Even without Kaede's eyes and ears, Pascal knew perfectly just how badly the army had been mauled. Out of twenty-eight thousand men, he doubted even half of them remained in any state to fight. Many of those alive would also be support personnel, with the least combat training and little if any experience at all.
"Drive them back to the river, demolish all bridges that remain. Do not, I repeat, do not under any circumstance pursue the enemy across."
With his orders given, he began to cast Farspeak.
Part of him kept an eye on the battlemap. But it would seem that the Caliphate had enough for one day. No new attacks emerged after several minutes as his link came online.
"Pascal!" his fiancée was not pleased. "We're still in the middle of a battle!"
"Yes I know. But I have to pass this directly to you Sylv. I doubt the Lotharins would listen to me if I ordered it myself."
As Sylviane returned a mental nod, Pascal took a solemn breath:
"Once you clean up the enemies on this side, demolish the bridges and fall back. We should prepare to withdraw under cover of night."
"Withdraw!? Are you insane?"
"Sylv, listen to me. Every unit had been committed today. Half our formations lie in ruins, and the remainder are exhausted and bleeding. Meanwhile, our enemy might have utilized at most seventy percent of his combat troops!
"If we fight here again tomorrow," he stressed with utmost severity. "This army will rout by midday! We must retreat and reorganize if we wish for any chance of holding this front!"
"Then what about Edith? What about all the feudal lords? You think they're just going to accept that?"
Pascal could give no response. Some factors were simply out of his hands.
----- * * * -----
On the next morning, General Salim watched as his men crossed newly built bridges over the River Gwilen. They received only sporadic fire this time, mostly from skirmishers hidden in the eastern woods and western marshes.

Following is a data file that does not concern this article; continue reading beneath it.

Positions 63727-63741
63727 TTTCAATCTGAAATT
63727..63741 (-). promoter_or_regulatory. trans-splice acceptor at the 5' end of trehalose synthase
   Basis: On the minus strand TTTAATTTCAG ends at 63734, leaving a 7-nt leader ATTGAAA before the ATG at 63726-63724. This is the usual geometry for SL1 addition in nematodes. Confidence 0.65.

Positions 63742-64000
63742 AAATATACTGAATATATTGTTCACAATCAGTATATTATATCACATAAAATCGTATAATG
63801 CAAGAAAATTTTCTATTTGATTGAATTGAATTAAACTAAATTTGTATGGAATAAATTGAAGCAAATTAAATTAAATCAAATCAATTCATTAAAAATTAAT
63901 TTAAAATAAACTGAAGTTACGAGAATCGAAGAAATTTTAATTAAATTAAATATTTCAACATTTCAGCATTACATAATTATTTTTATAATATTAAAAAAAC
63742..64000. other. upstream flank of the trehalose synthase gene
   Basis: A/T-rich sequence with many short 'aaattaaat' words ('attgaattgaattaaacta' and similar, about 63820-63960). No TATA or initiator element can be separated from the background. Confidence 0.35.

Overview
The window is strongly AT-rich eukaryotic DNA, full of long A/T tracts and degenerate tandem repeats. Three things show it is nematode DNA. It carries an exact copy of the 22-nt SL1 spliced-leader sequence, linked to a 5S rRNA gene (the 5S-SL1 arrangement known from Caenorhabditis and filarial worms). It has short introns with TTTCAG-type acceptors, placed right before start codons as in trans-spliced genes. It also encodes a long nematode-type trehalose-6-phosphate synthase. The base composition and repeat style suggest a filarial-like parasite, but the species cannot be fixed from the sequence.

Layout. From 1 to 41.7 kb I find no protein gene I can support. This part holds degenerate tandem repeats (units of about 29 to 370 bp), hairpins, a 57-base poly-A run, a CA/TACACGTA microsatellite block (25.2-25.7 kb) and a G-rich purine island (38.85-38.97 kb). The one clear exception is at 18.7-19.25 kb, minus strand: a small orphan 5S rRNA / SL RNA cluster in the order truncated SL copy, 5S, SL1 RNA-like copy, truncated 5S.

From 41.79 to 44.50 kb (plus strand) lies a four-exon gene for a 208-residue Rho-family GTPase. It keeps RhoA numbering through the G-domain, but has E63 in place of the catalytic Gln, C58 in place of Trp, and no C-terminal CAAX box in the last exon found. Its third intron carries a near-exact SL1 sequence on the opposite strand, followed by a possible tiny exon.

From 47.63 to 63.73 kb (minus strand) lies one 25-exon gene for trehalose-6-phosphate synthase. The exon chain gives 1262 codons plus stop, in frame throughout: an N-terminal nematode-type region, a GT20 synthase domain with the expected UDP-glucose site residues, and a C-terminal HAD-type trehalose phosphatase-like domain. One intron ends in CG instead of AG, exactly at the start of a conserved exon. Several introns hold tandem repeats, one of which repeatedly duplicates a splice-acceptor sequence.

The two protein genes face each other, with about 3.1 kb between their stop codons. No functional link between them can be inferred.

He dispatched three battalions of light cavalry to screen the advance. Soon they would chase the last brigands from his hard-earned crossing.
Though 'hard-earned' was a gross understatement.
Sliding hands over his eyes, Salim slowly closed both palms in prayer before his nose.
"Verily we belong to God, and to Him truly we shall return..."
He struggled to maintain his stoic image as his eyes gazed upon the river crossing. Twelve kilopaces of ground and water ran a bloody red. The dead lay countless as they carpeted both banks. Bloated bodies formed half-adrift dikes on the water's edge. Scorched earth and blast craters scarred the slopes, and hundreds of burned out husks marked the tombs of tower garrisons and siege engine crews. Shattered wagons lay behind dozens of wrecked pontoon bridges, bloodied by mounds of corpses and bits of men.
It was a site of unimaginable slaughter, all to advance just a few hundred paces.
How many widows and orphans would soon curse the name 'Gwilen'.
"Our scouts confirm that the infidels have retreated," came Hakim's voice. His calmness was almost unnerving against such a backdrop of butchery and death. "Half their army fled behind Roazhon's walls; the other half withdrew west towards Ceredigion's forests."
"The field is ours," he declared, as though coolly announcing a victory.
"But at what cost?" General Salim's reply began with hardly a whisper. "To cross a single river, they bled us by over twenty-four thousand lives."
The General turned to his Wazir with a tormented gaze:
"Twelve thousand men a day -- just how long do you think this army will last?"